The next major rule was announced in April 2011 and required airlines to post their full airfares, including all government taxes, in every advertised price. Other parts of the rule required airlines to reimburse passengers for bag fees if their bags are lost and allow passengers to cancel reservations within 24 hours without penalty.
Airlines fought the rule in court. They argued that forcing the most prominent advertised fare to include taxes violated the First Amendment and that allowing cancellations within 24 hours was arbitrary and capricious.
But the U.S. Court of Appeals for the District of Columbia Circuit upheld the rule last July as within the department’s power to prevent unfair or deceptive practices in the industry.
Passengers are now able to hold a reservation without payment, or cancel a booking without penalty for 24 hours after the reservation is made, if they make the reservation one week or more prior to a flight’s departure date. In addition, airl
ines are required to promptly notify passengers of flight delays of over 30 minutes, as well as flight cancellations and diversions, and they are prohibited from increasing the price of passengers’ tickets after purchase.
Enforcement fines against airlines for civil violations ranging from aircraft maintenance to misleading advertising nearly doubled during her leadership.
The first tarmac-delay fine, against American Eagle for $900,000, was announced in November 2011. The fine was for 15 flights with lengthy delays in thunderstorms the previous May 29 at Chicago’s O’Hare airport.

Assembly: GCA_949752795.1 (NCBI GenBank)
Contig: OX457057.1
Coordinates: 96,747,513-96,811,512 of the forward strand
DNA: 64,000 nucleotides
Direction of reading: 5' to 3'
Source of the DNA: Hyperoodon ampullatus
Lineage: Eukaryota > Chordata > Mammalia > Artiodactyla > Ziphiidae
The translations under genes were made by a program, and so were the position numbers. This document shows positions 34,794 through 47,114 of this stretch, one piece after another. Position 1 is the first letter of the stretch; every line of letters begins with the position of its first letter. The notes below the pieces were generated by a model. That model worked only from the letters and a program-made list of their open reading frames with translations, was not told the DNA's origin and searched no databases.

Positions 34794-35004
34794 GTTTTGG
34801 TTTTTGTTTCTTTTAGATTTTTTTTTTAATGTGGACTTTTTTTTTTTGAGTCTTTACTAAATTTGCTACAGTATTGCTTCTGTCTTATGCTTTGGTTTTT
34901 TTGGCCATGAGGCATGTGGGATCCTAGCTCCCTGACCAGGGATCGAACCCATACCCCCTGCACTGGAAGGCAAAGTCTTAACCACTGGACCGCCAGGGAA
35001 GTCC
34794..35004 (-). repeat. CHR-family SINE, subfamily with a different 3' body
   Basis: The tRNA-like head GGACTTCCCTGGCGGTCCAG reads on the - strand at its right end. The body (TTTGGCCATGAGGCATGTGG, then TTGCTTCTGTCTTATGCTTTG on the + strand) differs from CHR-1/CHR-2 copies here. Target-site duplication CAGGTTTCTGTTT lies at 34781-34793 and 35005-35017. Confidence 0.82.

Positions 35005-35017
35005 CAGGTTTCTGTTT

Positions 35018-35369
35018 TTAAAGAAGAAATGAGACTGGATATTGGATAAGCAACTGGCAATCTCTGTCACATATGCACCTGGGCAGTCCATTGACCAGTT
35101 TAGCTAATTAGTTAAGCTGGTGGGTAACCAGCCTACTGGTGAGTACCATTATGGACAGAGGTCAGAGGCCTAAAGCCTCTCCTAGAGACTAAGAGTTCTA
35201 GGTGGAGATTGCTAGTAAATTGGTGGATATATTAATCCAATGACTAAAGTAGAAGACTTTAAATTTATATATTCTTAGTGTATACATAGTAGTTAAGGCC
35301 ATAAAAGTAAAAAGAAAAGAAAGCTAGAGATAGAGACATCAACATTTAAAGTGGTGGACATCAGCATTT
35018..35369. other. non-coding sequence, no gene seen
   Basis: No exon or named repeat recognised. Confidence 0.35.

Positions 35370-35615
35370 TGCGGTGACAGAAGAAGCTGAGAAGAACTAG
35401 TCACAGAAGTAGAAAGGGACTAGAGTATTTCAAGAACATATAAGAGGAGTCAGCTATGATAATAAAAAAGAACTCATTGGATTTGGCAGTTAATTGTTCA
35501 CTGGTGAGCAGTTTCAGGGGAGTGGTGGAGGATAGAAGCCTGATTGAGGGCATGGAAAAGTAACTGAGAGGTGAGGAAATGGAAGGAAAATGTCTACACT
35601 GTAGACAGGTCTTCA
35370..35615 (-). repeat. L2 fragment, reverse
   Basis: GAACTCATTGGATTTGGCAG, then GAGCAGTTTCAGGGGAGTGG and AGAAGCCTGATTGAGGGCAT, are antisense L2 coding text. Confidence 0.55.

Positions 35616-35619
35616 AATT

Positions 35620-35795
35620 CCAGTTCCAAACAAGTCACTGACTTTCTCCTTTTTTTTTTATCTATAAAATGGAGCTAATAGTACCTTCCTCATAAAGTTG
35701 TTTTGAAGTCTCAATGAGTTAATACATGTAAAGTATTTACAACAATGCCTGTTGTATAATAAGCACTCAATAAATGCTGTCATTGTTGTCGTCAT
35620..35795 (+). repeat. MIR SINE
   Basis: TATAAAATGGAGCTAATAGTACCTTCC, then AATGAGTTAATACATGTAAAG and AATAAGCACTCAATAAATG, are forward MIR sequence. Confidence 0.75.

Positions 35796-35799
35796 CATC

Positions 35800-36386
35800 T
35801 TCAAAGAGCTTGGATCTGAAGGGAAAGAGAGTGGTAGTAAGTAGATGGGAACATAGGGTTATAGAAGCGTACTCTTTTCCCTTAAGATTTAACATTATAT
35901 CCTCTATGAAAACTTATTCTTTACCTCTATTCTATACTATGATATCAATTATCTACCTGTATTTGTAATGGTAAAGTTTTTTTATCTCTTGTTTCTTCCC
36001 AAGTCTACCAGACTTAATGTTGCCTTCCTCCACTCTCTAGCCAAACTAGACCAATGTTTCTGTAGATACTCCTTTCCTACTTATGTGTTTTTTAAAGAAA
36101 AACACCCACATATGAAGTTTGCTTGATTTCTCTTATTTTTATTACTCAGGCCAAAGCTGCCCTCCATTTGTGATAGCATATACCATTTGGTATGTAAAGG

The threat was potent even before that. From when the rule went into effect in April 2010 through November 2012, the most recent statistics available, airlines have reported 90 tarmac delays of at least three hours, according to the DOT. That compares to 1,213 lengthy tarmac delays from the start of reporting in October 2008 to April 2010.
Fines grew significantly. From 2009 through 2012, the department issued 203 civil penalties totaling $16.5 million in fines, according to the aviation enforcement office. For comparison, the 105 penalties totaled $8.8 million during the previous four years, according to the DOT.
FlyersRights Announces Transition
The Board of Directors of FlyersRights has announced the appointment of Paul Hudson, Esq. as its new Executive Director.